California Court of Appeals, Second District, Fifth Division
CENTER FOR BIOLOGICAL DIVERSITY et al., Plaintiffs and Respondents,
DEPARTMENT OF FISH AND WILDLIFE, Defendant and Appellant; THE NEWHALL LAND AND FARMING COMPANY, Real Party in Interest and Appellant
FOR PARTIAL PUBLICATION[*]]
modified Aug. 10, 2016.
from a judgment of the Superior Court of Los Angeles County,
No. BS131347, Ann I. Jones, Judge.
Reversed with directions in part; affirmed in part.
[Copyrighted Material Omitted]
[Copyrighted Material Omitted]
R. Gibson, Wendy L. Bogdan and John H. Mattox; Thomas Law
Group, Tina A. Thomas, Ashle T. Crocker and Amy R. Higuera
for Defendant and Appellant.
Dillon & Ballance, Mark J. Dillon, David P. Hubbard; Morrison
& Foerster, Miriam A. Vogel; Nielsen Merksamer Parinello
Gross & Leoni, Arthur G. Scotland; Downey Brand and Patrick
G. Mitchell for Real Party in Interest and Appellant.
Buse, Adam Keats; Chatten-Brown and Carstens, Jan
Chatten-Brown and Doug Carstens for Plaintiffs and
Respondents Center for Biological Diversity, Friends of the
Sara Clara River, Santa Clarita Organization for Planning and
the Environment and California Native Plant Society.
Weiner; Chatten-Brown and Carstens, Jan Chatten-Brown and
Doug Carstens for Plaintiffs and Respondents Wishtoyo
by Turner, P. J., with Kriegler and Baker, JJ., concurring.
Cal.Rptr.3d 664] TURNER, P. J.
Department of Fish and Wildlife (the department), and real
party in interest, The Newhall Land and Farming Company (the
developer), appeal from a judgment granting a mandate
petition. The judgment, entered October 15, 2012, was granted
in favor of plaintiffs Center for Biological Diversity;
Friends of the Santa Clara River; Santa Clarita Organization
for Planning the Environment; Wishtoyo Foundation/Ventura
Coastkeeper; and California Native Plant Society. The
litigation and appeal arise from the department's
December 3, 2010 certification of the revised final
environmental impact statement and impact report; approval of
the Newhall Ranch Resource Management and Development Plan
(resource management and development plan); the adoption of
the Spineflower Conservation Plan and Master Streambed
Alteration Agreement (streambed alteration agreement); and
issuance of two incidental take permits. We issued an opinion
reversing the October 15, 2012 judgment.
( Center for Biological Diversity v. Department of Fish &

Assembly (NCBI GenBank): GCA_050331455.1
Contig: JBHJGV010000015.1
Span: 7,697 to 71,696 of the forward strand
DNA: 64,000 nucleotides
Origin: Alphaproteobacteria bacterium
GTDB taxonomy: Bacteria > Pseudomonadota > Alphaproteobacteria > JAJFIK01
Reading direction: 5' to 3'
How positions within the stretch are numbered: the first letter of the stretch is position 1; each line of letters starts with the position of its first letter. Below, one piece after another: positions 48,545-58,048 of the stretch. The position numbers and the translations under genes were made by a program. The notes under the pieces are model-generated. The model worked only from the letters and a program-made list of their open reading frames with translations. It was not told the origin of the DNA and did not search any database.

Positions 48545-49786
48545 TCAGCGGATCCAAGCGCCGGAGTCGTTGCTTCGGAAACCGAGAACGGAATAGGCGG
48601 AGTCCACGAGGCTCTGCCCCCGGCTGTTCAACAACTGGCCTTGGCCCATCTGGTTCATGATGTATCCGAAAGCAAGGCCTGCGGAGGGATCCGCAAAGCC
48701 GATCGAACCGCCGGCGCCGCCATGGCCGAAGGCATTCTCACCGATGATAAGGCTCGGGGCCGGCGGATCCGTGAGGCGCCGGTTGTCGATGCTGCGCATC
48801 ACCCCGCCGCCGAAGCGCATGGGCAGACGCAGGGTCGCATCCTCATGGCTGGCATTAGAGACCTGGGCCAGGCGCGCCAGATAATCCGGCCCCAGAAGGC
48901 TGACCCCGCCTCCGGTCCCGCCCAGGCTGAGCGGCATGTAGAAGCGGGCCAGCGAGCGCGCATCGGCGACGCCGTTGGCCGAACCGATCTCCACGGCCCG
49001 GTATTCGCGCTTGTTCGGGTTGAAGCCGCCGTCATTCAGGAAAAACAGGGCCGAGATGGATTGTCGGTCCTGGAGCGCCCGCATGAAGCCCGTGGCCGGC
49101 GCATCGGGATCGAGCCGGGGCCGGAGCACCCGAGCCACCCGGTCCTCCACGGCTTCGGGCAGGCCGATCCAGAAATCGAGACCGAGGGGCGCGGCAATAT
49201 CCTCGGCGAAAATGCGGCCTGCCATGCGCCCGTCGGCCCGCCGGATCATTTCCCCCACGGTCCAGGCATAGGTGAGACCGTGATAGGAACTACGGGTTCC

Wildlife [*] (Cal.App.).) Our Supreme Court
granted review and, after issuing an opinion, remanded the
case to us. ( Center for Biological Diversity v.
Department of Fish & Wildlife (2015) 62 Cal.4th 204, 241
[195 Cal.Rptr.3d 247');">195 Cal.Rptr.3d 247, 361 P.3d 342] ( Center for
Biological Diversity ).)
published portion of this opinion, we will discuss the
developer's contention, concurred in by the department,
that we should supervise compliance with a writ of mandate.
As will be noted, the developer and the department argue we
should in essence issue our own writ of mandate and then
supervise compliance with our orders. This contention is
based upon language appearing in Public Resources
Code section 21168.9, subdivision (a) and
our Supreme Court's opinion. As will be noted, we
conclude we do not have that authority since we are reviewing
this case on direct appeal. Our disposition is to reverse the
judgment in part and affirm it in part.
THE SCOPE OF OUR REMAND ORDER
The Parties' Remand Arguments
trial court ruled that six aspects of the environmental
impact report were deficient and entered a stay of any
construction [204 Cal.Rptr.3d 665] on the project site. The
trial court ruled the following errors appeared in the
environmental impact report: the department failed to prevent
the taking of the unarmored threespine stickleback as part of
construction of a bridge over the Santa Clara River; the
environmental impact report failed to assess the impact of
project-related dissolved copper discharge when stormwaters
breached the dry gap; the department's analysis of
mitigation measures for the San Fernando Valley Spineflower
was legally impermissible; the department's assessment of
project's greenhouse gas emissions were inadequate; the
environmental impact reports assessment of the project's
impact on Native American cultural resources was not
supported by substantial evidence; and the environmental
impact report improperly relied upon portions of the specific
plan in rejecting alternatives to the project. We reversed in
their entirety the trial court's findings as to the
effects of dissolved copper runoff on steelhead smolt; the
San Fernando Valley Spineflower preserves; Native American
resources; and reliance upon the specific plan. We have
reversed in part the trial court's greenhouse gas
emission findings concerning selection of a criterion of
significance and its application to a business as usual
scenario. We have affirmed the trial court's greenhouse
gas findings concerning the absence of substantial evidence